Sojitz Corp. v. Prithvi Info Solutions Ltd., 602511/09, 3841 (First Dep’t 3/10/11), is a decision from New York’s intermediate appellate court. It addresses a matter of first impression in New York, which is one of importance to the development of the law and practice in international litigation: Whether a creditor may lawfully and constitutionally attach assets in New York, for security purposes, solely in anticipation of an arbitration award that has not yet been rendered but that might be rendered by an arbitral panel in a non-U.S. country, even though there was “no connection to New York by way of subject matter or personal jurisdiction”. (See our discussion of provisional remedies in our e-book, International Practice: Topics and Trends.)
The Appellate Division held that, pursuant to Section 7502(c) of New York’s Civil Practice Law and Rules (CPLR), a pre-award attachment for an international arbitration was constitutional and lawful. The Appellate Court held that an asset may be attached if it is a “debt owed by an entity domiciled in New York to the party against whom the award was sought”.
The case has obvious importance to international practice. The case involved two companies, a Chinese company and a company domiciled and doing business in India. Sojitz agreed to provide telecommunications equipment produced in China to Prithvi, the respondent, in India. $47+ million in goods were produced and shipped, but Prithvi paid for only $5.6 million. Sojitz sought an order of attachment for $40 million with Sojitz being required to post a $2 million bond. The order being appealed was later dissolved, and in a threshold ruling the Appellate Division first determined that dissolution of the order did not deprive the petitioner of its rights to appeal.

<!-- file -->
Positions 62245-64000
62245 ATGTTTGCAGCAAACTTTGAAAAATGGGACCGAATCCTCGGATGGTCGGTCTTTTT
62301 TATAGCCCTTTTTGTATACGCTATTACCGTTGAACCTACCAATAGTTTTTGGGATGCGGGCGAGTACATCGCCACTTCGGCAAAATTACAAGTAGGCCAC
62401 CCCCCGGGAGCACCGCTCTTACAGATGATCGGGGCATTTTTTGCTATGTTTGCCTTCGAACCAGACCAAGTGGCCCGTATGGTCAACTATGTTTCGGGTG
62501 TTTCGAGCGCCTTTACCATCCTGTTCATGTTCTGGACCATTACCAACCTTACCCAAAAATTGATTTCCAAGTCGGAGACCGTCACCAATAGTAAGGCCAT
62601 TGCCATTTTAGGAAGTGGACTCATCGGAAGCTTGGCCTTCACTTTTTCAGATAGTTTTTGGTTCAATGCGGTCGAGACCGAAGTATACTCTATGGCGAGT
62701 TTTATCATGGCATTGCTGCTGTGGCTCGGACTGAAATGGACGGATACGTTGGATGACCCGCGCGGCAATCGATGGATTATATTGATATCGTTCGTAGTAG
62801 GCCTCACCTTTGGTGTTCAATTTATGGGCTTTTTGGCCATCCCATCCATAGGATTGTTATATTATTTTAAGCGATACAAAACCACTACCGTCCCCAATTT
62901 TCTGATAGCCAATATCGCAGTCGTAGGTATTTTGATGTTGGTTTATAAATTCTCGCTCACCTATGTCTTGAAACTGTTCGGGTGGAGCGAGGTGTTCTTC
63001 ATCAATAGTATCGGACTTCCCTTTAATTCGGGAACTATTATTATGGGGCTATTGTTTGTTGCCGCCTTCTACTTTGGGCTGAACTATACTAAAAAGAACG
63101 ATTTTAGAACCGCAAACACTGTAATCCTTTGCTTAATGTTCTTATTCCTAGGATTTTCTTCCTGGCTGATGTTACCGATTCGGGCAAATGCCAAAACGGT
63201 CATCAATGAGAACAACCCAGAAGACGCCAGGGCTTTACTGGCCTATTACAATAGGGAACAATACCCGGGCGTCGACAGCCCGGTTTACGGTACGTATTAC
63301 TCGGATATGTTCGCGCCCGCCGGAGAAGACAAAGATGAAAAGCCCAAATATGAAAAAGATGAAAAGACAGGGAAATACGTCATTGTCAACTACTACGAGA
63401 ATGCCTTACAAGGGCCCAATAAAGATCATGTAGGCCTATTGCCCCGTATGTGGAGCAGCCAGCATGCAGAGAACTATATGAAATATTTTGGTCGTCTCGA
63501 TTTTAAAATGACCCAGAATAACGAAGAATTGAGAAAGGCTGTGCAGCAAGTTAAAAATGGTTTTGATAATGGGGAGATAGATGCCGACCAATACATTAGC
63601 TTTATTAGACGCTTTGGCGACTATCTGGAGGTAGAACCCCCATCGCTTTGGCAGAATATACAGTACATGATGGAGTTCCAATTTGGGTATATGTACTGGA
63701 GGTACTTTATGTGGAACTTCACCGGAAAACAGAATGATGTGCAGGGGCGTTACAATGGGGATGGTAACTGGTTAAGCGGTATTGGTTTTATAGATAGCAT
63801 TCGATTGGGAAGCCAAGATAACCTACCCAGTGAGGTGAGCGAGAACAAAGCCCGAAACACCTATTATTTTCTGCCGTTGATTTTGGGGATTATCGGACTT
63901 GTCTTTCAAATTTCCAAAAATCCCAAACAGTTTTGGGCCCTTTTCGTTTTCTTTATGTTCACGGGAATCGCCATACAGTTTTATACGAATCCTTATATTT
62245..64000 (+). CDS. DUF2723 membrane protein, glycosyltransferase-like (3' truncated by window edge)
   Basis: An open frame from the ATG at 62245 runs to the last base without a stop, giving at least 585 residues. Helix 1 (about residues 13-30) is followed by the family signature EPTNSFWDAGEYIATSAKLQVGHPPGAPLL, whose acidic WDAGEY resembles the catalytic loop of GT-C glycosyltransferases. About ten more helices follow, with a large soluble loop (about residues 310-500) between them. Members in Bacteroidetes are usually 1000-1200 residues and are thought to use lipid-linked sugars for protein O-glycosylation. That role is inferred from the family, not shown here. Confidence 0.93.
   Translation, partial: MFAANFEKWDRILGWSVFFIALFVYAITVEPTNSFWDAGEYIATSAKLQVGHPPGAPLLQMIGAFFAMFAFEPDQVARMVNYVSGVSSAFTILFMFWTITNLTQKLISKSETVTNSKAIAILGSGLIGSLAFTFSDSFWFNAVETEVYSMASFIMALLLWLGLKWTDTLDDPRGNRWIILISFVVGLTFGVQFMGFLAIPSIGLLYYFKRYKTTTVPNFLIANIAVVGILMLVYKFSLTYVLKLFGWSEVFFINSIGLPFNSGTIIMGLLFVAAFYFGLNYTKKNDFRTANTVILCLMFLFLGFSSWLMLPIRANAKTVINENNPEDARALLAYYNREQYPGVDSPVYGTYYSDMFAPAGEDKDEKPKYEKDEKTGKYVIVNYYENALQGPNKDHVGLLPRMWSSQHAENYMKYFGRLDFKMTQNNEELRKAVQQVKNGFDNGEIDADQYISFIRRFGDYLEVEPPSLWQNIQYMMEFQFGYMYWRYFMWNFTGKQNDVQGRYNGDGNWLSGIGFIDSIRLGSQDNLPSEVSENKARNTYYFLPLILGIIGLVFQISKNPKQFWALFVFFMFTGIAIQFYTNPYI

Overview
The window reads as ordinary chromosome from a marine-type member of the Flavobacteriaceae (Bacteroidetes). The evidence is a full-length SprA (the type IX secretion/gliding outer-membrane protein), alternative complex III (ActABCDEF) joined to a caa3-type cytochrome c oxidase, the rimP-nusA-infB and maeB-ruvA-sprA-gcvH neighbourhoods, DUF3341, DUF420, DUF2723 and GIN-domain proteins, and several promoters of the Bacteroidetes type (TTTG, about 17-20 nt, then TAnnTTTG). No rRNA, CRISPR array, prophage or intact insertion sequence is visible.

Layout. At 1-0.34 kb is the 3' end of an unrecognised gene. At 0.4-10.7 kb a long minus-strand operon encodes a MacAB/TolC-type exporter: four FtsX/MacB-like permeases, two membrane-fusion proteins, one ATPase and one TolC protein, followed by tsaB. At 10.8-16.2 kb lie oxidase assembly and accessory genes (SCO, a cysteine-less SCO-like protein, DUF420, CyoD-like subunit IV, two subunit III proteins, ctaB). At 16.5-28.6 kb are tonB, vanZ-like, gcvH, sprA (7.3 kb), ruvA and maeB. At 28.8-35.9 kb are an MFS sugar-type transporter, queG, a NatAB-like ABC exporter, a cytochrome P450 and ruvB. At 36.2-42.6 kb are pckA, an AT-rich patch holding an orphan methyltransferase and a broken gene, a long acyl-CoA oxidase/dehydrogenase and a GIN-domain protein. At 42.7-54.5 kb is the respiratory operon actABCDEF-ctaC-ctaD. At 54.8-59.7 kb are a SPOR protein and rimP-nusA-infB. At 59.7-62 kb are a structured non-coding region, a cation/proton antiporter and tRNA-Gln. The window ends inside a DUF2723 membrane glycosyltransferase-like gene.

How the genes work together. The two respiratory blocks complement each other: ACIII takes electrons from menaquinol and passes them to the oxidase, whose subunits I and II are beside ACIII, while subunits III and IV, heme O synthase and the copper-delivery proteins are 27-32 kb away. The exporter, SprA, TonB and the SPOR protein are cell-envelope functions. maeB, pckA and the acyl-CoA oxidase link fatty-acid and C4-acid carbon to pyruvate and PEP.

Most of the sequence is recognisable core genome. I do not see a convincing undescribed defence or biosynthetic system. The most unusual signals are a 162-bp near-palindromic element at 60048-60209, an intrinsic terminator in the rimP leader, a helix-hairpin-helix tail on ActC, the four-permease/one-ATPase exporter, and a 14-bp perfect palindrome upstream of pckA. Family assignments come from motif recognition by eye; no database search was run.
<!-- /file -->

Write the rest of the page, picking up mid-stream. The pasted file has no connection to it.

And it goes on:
On the central issue, the Appellate Division acknowledged “New York’s status as a global commercial and financial center”. Against that backdrop, the Court traced the history of CPLR 7502 to its current incarnation, which now reads:
The supreme court [i.e., the trial court] . . . may entertain an application for an order of attachment or for a preliminary injunction in connection with an arbitration that is pending or that is to be commenced inside or outside this state, whether or not it is subject to the [New York Convention – i.e., the Convention for the Recognition and Enforcement of Foreign Arbitral Awards].
Having decided that the statue covered the pre-arbitral attachment, the Court then examined the statute’s constitutionality and found that it was constitutional. The Court relied primarily on the U.S. Supreme Court’s decision in Shaffer v. Heitner, 433 U.S. 186 (1977), which distinguished between types of quasi-in-rem jurisdiction – i.e, those as to which personal jurisdiction was essential and those, including attachments, “merely for the purpose of securing satisfaction of a future judgment”.
Shaffer’s comment in this regard, however, was dictum. The First Department traced the post-Shaffer federal cases and held by analogy that “New York’s attachment statute does not run afoul of Shaffer when it is used for purposes of security rather than to confer in personal jurisdiction”. Far from being “fundamentally unfair”, the Appellate Division found that there were “several substantive and procedural safeguards intended to permit attachment consistent with due process”. Chief among these were 1) the petitioner must show that any award issued by the arbitrator would otherwise be rendered ineffectual if the relief was not granted (which the parties appeared to have agreed was satisfied in this particular case – the Court observed that the respondent had allegedly removed funds from a dedicated escrow account without authorization); and 2) the requirement that the arbitration was required to be commenced within 30 days after the attachment is granted, though the Court did not explain how that was a safeguard.